Wearing a face mask is a vital way to protect yourself from COVID-19, whether you're taking part in protests or going to the grocery store. "Now that the U.S. is reopening, wearing masks is an even more important tool for reducing transmission," Dr. Larry Burchett M.D., an emergency physician, tells Bustle. If there are people in your life who refuse to wear a face mask, though, it can be difficult to know how to convince them to do so.
"Wearing a mask when around others is one of the most important things people can do, not only to protect themselves, but to protect others," Dr. Robert Quigley M.D., senior vice president and regional medical director of medical and security services company International SOS, tells Bustle. A lot of people who have coronavirus don't know it, he says. "By wearing a mask, you are reducing the probability of transmitting infected particles — that you may not know you are carrying — to other people and surfaces."
If you know people who point-blank refuse to wear masks, or don't understand why it's such a big deal, you might be tempted to start an argument — but an empathetic conversation is more likely to get you somewhere, Joshua Klapow Ph.D., a clinical psychologist, tells Bustle. For one thing, you might not know why they're not wearing a mask. "Not wearing a mask could be driven by anything from political ideology, to belief that masks aren’t effective, to statements about personal rights and the government’s power, to forgetfulness, to medical or psychological reasons like anxiety," he says.
It's important not to make assumptions about the person's motivations, either. "Nobody wants to give coronavirus to someone else and have them potentially die," Dr. Burchett tells Bustle. But they may not realize why masks are so essential for preventing the spread of coronavirus, particularly when you're indoors or in close proximity with others.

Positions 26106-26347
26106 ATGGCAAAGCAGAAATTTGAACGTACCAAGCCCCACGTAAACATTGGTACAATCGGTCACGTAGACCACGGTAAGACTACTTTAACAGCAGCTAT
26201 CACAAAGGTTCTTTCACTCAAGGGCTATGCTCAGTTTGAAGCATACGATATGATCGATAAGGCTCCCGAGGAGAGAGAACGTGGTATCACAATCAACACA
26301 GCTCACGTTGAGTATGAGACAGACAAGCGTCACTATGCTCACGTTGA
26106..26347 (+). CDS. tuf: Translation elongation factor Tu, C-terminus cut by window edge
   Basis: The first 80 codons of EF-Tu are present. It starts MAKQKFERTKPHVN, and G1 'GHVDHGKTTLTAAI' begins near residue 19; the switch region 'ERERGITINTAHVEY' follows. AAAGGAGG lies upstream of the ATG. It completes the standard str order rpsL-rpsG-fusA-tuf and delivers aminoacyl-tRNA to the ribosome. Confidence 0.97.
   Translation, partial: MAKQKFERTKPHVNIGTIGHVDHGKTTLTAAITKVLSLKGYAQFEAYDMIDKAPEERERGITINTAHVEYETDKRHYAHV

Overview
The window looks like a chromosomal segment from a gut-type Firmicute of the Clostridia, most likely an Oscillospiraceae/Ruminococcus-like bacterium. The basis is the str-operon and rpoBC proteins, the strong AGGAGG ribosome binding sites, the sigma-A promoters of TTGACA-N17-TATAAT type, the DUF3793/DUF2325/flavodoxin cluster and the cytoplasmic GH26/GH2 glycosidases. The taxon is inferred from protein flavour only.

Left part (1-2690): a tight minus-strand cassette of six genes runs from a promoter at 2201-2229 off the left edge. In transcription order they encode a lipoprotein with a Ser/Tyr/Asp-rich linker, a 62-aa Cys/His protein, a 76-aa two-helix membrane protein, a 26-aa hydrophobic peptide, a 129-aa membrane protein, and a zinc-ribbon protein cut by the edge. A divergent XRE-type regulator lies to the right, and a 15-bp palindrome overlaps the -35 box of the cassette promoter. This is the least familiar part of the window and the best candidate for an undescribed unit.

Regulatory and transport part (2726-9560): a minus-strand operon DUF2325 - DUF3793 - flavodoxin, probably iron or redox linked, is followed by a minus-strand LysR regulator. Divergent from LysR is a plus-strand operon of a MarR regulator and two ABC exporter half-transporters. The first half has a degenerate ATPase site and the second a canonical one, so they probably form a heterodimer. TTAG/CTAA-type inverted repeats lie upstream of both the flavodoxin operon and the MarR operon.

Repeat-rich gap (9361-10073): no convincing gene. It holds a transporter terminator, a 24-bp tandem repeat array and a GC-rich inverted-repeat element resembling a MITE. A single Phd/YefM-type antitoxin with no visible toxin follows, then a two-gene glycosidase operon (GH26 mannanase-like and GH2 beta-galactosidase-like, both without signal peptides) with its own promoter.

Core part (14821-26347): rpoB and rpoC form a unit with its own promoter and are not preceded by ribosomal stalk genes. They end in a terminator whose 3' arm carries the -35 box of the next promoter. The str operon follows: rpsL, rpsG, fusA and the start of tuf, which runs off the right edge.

Once you know their reasons for not wearing a mask, you can begin to approach their concerns from a place of information and empathy. "The best you can do is provide information and a personal request," Klapow says. "Do not assume that you will convince them to make a change." Avoid yelling, arguing, or lecturing, which can make people defensive.
There are certain arguments that may be powerful to people who don't want to wear masks. "Try to appeal to the greater purpose of wearing the mask," says Klapow. Talk about protecting others and those around them. Mentioning their personal social sphere, like relatives who might be at risk, might also strike a chord; humans are evolutionarily programmed to care for those closest to us.
And if all else fails, you can draw a line. "At some point you may find yourself laying down some boundaries," Klapow says. "It’s OK to let a person know that if they refuse to wear a mask you can’t interact with them." It's also OK to walk away from an interaction with somebody because they aren't wearing a mask, or to insist that they remain six feet away from you.
In the end, experts say, wearing a face mask remains one of the best ways to beat the spread of coronavirus. And protecting yourself and those you love comes first, even if it means some uncomfortable conversations.
Dr. Larry Burchett M.D.
Joshua Klapow Ph.D.
Dr. Robert Quigley M.D.